For objective assessment four objective redness metrics (i.e., relative redness, red-green difference, red-blue difference and red hue) were computed for each image. These metrics have been used in previous studies and are explained in detail elsewhere31. The images had to be manually cut leaving only the conjunctiva before the objective metric was computed, i.e., the iris, the eyelids and any artifacts such as saturated zones were not included in the computation (Fig. 2).

Data analysis

First, the repeatability and agreement between clinicians were analyzed by means of the within-subject standard deviation and the 95% Limits of Agreement, respectively. Additionally, the repeated measures ANOVA was computed to test whether the differences between clinicians were statistically significant or not.

Second, we evaluated the correlation between the objective metrics and the subjective scores for each factor. Then, a 4-way repeated measures ANOVA was computed for the 4 objective redness metrics, and the subjective evaluation values. The four within-subjects factors were: camera type {smartphone 1: Bq Aquaris U Lite, smartphone 2: Iphone 6 s, smartphone 3: Nexus 6p}, lighting level {high 815 lx, low 122 lx}, magnification {high 10x, low 6x} and calibration {pre- and post- calibration}.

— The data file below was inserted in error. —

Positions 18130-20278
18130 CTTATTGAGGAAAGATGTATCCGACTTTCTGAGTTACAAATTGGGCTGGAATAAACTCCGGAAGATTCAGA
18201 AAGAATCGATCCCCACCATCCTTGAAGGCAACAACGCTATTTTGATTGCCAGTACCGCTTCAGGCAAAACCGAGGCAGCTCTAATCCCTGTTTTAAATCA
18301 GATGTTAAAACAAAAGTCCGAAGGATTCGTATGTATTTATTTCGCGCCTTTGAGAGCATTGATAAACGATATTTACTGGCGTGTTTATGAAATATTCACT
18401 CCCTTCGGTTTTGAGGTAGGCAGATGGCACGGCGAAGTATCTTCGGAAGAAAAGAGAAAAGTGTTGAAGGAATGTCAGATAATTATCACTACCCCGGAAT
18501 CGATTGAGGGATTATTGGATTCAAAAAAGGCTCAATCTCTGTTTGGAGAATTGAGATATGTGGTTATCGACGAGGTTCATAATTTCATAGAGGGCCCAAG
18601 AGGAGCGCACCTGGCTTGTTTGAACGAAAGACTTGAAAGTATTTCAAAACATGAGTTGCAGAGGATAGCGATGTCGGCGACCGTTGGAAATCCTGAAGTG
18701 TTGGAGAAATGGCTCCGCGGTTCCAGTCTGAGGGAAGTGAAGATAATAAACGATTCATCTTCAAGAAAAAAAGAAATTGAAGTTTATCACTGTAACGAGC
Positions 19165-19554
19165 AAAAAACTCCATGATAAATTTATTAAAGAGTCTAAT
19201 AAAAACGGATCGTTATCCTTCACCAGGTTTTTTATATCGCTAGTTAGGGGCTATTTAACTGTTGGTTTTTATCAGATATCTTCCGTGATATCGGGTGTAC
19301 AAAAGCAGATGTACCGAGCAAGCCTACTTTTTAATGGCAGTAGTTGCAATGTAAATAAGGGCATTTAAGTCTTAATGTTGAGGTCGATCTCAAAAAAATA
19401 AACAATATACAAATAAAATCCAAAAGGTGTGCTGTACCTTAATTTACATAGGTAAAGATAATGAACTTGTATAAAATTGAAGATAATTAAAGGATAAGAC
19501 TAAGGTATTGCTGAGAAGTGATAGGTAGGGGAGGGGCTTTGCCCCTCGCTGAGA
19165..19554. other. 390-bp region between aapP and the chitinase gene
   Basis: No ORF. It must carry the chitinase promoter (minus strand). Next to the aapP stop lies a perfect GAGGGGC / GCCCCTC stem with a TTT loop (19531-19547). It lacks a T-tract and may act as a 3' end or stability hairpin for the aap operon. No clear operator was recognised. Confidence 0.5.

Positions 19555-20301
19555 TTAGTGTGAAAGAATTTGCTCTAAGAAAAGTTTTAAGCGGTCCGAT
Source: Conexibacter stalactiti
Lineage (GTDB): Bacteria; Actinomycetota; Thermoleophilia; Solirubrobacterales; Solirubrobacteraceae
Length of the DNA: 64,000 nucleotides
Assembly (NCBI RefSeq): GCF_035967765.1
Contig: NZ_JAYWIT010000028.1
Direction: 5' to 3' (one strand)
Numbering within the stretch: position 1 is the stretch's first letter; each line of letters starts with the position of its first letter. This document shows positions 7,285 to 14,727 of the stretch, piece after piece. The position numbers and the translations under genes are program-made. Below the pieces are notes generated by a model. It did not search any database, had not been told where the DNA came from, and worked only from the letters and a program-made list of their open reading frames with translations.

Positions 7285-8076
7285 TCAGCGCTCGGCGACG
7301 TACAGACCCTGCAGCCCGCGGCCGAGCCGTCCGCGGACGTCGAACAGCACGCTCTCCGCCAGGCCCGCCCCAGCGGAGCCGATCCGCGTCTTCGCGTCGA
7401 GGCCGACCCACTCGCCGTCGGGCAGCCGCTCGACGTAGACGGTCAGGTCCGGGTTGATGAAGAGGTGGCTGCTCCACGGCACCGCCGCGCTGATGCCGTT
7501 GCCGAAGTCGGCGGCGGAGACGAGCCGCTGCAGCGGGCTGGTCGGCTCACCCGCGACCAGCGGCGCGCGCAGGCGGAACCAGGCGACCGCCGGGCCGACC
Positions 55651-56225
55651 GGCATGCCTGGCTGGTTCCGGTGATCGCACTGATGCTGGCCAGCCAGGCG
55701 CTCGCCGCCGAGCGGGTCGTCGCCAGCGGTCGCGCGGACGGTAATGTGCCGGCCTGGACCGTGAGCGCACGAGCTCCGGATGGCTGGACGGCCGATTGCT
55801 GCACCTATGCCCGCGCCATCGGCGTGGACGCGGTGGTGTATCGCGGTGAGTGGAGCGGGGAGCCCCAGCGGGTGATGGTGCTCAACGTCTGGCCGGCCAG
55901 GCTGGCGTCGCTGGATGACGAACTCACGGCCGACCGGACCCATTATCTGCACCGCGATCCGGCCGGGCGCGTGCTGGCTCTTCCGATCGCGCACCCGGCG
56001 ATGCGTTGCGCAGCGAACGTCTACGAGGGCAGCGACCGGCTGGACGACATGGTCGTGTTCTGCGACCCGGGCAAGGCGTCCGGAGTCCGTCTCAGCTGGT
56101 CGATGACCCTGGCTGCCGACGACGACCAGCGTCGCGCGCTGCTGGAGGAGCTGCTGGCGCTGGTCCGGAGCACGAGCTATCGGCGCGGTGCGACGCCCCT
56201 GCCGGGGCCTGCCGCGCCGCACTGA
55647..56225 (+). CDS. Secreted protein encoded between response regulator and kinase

Significance was set at 0.05 and the statistical analysis was performed using MATLAB 2018 (MathWorks, Inc., USA). Normality of each variable was verified with the Shapiro-Wilk test. The Bonferroni correction was applied for pairwise comparisons. The post-hoc statistical power was computed with the free open-source G*Power 3.0.10 and a value above 0.9 was obtained for all response variables.

Results

The within-subject standard deviation (repeatability) obtained for each clinician was 0.11, 0.22 and 0.27. The 95% Limits of Agreement between clinicians are shown in the Bland and Altman plots of the Fig. 3, the differences between clinicians are not statistically significant (repeated measures ANOVA, F = 2.36, p = 0.09).